The participants highlighted the weakness in networking between health facilities. Although private health facilities cooperate in immunisation, diarrhoea management, and other national programs, collaboration for TB care and control are un-established. The majority of private HCW participants were not familiar with the concept of PPM; nor do they have a memorandum of understanding (MoU) for cooperation, mainly in TB management, with the local Puskesmas. However, discussions to initiate MoU formulation have taken place since accreditation of all primary health facilities was implemented.

Data recording and reporting are the other essential components that should be discussed in the development of an MoU between PPCs and Puskesmas. However, most participants expressed mixed feelings about the desire for an MoU to increase their authority in health services provision and potential obstacles that might arise. The strict reporting obligations, how to report, and the lack of reporting system between private and health facilities are complex challenges that need to be resolved.

I do not know my obligation to report to the Puskesmas. This challenge is about how to establish cooperation with the Puskesmas. We are asked to propose (to the Puskesmas) MoU cooperation as required by BPJS and for TB eradication. Solo GPs also has to play a role, it must be a written MoU cooperation, and so far, I have tried to propose it, but the Puskesmas has not answered yet. The term formulation of MoU is still being discussed with the Health Office; what kind of cooperation is this? The formulation of cooperation is still in the process. (FGD of Solo GPs, R5)

Another reported problem was communication and coordination between private and public primary care and hospitals. Although some of the GPs stated that they have an excellent relationship with public HCWs in general, they still experienced minimal feedback or responses from referral healthcare facilities. They never received feedback for some referrals, and they were lost during the follow-up of the patient.

There is a TB patient who is also a BPJS participant we just handled once. And maybe we don't know the procedure because we just got it. If I am not mistaken for the treatment, this is provided in the Puskesmas near the patient's house; that is, the closest Puskesmas. Yesterday, because of the information from the Puskesmas near our clinic, the last case had to be reported. So, there was a miscommunication. That is our problem when there is no communication between the Puskesmas and our clinic. (FGD of Clinics, R2)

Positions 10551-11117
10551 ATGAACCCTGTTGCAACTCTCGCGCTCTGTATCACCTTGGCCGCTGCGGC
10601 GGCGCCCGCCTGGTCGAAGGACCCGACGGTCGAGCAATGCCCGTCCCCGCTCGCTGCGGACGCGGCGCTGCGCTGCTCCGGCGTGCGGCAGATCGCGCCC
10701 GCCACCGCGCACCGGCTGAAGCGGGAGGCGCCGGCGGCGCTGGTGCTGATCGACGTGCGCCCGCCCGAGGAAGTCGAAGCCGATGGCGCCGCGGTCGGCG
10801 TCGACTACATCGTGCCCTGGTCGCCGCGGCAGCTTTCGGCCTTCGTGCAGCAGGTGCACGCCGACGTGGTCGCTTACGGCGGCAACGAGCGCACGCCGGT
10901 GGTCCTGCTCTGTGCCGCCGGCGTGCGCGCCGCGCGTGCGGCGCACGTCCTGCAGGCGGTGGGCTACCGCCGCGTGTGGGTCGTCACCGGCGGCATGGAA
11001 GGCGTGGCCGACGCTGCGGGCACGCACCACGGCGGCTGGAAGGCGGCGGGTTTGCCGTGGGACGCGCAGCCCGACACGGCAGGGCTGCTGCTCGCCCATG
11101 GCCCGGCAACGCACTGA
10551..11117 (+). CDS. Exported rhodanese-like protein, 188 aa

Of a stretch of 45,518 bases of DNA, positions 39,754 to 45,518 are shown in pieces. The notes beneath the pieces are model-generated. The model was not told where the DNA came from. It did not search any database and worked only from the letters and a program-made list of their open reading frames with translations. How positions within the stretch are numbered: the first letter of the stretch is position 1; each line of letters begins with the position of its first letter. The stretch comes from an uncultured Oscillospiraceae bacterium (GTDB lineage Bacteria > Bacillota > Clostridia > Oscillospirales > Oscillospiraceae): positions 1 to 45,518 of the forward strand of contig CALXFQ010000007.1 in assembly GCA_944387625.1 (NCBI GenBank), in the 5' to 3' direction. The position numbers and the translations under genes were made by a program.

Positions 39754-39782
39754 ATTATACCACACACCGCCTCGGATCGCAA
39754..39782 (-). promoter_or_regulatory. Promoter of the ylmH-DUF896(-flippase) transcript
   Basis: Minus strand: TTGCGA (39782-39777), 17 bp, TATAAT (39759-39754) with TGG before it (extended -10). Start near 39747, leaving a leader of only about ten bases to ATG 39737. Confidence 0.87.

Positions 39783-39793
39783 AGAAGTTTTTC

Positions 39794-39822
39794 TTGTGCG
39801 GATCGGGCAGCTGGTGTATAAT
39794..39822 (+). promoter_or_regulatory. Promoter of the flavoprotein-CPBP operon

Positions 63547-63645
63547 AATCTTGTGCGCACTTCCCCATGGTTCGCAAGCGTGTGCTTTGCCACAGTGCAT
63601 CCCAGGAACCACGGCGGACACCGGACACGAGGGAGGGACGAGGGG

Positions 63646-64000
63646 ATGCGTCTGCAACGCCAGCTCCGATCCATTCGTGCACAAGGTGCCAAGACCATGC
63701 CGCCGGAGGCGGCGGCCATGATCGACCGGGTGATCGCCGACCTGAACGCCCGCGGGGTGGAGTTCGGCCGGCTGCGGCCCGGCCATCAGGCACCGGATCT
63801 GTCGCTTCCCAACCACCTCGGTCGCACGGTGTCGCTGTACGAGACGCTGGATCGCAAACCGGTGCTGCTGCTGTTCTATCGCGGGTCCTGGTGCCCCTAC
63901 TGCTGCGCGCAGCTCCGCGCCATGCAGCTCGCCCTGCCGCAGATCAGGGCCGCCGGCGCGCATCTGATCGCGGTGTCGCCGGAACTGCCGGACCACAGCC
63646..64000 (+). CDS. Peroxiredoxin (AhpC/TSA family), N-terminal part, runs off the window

The DHO and CHCs acknowledge that the private sector has not been involved in collaborative TB-DM care and control before the COVID-19 pandemic. From the perspectives of District Health Officers, the private sector did not seem to pay attention to government programmes. On the other hand, the DHO is preoccupied with many of the government’s health programme burdens, including achievement of target specified in the Minimum Service Standards. Hence, the DHO is still focused more on fostering Puskesmas/CHCs as Regional Technical Implementing Unit rather than the private sector.

To be honest, because of the progress, yeah… TB-DM has not yet reached them (PPCs). Because on the way, even on applying DOTS, their attention is low. So, we prioritize what we can do. (IDI of District Health Officer)

Human resources issues

Although private HCWs showed positive attitudes by stating the possibility of assisting and being involved in TB-DM management, they still pointed out human resources issues, including the lack of staff assigned to TB programs. TB and TB-DM patients need to be adequately managed according to DOTS (Directly Observed Treatment Short-course) strategies. There was still a limited number PPC staff trained in DOTS/programmatic TB management. Meanwhile, some patients with chronic non-communicable disease were managed systematically with PROLANIS (BPJS chronic disease service programme), although it still needs improvement.

Our problem is that there is no person in charge (PIC) for TB cases. For DM and hypertension patients that are members of PROLANIS, there is a designated appointed PIC. We do not have PIC for TB, but we have a quality and patient service department that will further explore TB cases even though we rarely have cases. DM and hypertension patient always managed and followed-up, but because TB patients go directly to the hospital, we don't have a TB PIC. (FGD of Clinics, R2)

Theme 2: HCW’s knowledge and perceptions

The participants showed wide variations in their baseline of knowledge and perspectives on TB-DM and its management. Three categories emerged; variation knowledge in TB-DM; false perceptions about TB-DM; and lack of TB information dissemination and training.

Variation of HCW’s knowledge about TB-DM

During the discussion, private HCWs showed diversity in their knowledge of the pathophysiology of TB-DM, treatment, types of screening, and standard treatment. Although most participants realised that DM was a risk factor for TB, none of them mentioned wether TB patients also have a higher risk of DM. Participants who expressed their opinions generally well understood the impact of DM on worsening outcomes for TB patients.